My work as a wildlife photographer takes me around the world, but rarely am I as happy as when I am standing with all of Africa stretching out in front of me, coffee in hand, as the sun breaks above the horizon. This is exactly how I found myself on the first morning at Marataba, and I knew we are in for a treat over the coming days.
This trip was unusual for me, rather than being alone in the wild with just a camera, or perhaps a guide to keep me company, I took the opportunity to travel with some of my nearest and dearest. For a number of them, this will be their first taste of Africa. This continent has a habit of getting under one’s skin, but I wanted this to be a once-in-a-lifetime trip for them, so when the opportunity came to work with Marataba I knew this would be exactly that.
From the moment we arrived in the reserve the omens were good – within minutes we caught our first glimpse of a rhino. In other parts of Africa, these can be very hard to come by, so I was slightly surprised when the driver smiled and continued along the dusty path. But over the coming days, we were treated to the largest number of sightings I have had in any location in Africa. The density of these gentle giants is a testament to the work the rangers and staff do on a daily basis and speaks volumes about the health of the surrounding lands.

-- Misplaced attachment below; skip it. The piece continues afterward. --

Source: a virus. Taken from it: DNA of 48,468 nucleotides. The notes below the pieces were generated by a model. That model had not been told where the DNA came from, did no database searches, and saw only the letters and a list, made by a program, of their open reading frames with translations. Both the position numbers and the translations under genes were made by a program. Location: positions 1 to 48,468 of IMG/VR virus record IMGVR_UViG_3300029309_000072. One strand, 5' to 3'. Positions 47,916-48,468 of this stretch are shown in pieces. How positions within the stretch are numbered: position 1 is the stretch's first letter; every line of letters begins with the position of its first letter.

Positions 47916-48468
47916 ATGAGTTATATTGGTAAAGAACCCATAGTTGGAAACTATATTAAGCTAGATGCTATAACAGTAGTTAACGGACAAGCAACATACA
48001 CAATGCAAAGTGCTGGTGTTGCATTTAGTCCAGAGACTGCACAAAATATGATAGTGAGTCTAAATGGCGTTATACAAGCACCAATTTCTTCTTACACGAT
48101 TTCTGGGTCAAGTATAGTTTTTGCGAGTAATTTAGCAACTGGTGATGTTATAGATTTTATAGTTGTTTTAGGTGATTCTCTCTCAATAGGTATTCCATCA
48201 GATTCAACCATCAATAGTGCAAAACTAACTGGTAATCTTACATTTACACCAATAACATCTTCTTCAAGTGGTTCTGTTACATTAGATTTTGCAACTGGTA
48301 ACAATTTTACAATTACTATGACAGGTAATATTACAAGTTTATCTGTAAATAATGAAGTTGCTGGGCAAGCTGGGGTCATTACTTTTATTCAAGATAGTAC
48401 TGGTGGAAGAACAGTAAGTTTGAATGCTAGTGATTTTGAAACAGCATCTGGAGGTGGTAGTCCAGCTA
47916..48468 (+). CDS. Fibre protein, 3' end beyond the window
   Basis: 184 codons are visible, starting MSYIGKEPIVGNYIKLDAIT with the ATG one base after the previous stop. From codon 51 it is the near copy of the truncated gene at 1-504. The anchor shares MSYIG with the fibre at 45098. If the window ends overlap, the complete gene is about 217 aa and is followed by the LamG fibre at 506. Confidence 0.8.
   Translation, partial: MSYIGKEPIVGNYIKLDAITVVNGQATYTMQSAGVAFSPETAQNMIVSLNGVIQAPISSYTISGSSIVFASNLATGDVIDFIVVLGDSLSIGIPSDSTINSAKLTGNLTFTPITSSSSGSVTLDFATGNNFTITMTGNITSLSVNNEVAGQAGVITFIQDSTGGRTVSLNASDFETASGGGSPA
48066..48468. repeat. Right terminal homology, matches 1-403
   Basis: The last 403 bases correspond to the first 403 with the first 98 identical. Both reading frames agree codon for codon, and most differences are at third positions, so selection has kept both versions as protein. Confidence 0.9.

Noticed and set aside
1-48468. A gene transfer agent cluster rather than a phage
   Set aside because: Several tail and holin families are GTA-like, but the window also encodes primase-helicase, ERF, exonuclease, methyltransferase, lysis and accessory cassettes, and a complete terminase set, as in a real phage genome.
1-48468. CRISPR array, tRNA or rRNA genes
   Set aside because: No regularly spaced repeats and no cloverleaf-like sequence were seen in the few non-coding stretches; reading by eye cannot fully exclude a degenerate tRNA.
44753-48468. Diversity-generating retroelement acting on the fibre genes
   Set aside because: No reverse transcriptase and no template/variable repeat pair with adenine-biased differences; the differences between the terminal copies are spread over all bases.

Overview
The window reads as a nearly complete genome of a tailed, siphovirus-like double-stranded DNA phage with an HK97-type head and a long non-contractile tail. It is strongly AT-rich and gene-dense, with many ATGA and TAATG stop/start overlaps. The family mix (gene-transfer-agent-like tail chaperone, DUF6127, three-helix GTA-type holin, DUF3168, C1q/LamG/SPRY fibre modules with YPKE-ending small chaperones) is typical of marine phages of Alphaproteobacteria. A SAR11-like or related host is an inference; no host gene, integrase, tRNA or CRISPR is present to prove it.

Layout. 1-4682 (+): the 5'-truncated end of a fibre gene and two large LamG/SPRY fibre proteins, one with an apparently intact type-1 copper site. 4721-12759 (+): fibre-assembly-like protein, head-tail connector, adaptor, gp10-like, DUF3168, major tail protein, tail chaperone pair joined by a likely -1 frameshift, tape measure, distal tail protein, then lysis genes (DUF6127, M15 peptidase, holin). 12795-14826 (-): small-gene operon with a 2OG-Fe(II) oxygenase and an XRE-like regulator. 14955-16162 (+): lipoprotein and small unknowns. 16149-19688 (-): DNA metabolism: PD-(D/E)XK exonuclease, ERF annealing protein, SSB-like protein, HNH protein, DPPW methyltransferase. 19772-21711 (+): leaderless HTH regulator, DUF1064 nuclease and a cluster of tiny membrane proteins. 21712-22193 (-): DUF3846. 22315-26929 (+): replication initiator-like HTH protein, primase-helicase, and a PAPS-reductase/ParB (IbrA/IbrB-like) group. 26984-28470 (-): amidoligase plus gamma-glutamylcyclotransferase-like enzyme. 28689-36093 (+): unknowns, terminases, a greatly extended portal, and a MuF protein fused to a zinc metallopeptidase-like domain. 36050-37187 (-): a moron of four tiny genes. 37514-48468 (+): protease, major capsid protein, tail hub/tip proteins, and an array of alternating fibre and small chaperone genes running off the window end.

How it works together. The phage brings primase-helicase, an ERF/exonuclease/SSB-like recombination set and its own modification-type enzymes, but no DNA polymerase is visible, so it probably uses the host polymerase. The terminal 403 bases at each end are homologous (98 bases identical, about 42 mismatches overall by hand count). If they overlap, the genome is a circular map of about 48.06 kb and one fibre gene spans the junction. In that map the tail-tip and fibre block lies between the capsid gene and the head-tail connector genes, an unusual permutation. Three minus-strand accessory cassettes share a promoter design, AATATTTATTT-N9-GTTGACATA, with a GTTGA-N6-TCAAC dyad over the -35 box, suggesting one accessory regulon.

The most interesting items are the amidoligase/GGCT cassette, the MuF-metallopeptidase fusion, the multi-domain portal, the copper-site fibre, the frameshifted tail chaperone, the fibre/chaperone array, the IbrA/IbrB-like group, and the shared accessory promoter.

When, on our first drive from the lodge, we stumbled across a leopard tortoise sitting in the middle of the game track, I was thrilled. Not endowed with the elephant’s imposing size, or the lion’s fierce reputation, this animal is a perfect example of the unsung animals, with a stunningly intricate shell.
Its shy nature means it is not often seen and it was to the delight of the group that we were able to spend a little time watching him go about his life. Over the course of our three days, we had fantastic viewings of all of the big 5 and could not fault the quality of wildlife that calls this part of the world home.
Of course, I had known about these before our visit, and while they still blew me away, what I hadn’t bartered for was that they contain a high iron content. What this means is, when the storms roll in (and they certainly do) lightning strikes are incredibly frequent. When others pray for sun, I pray for rain and on our last day the clouds rolled in – the lightning, transforming a dark day into a stunning light show. Huge purple bolts illuminated the sky, creating an unworldly atmosphere quite unlike any other safari experience, one I will treasure for the rest of my career.
Words and photos by: Harry Skeggs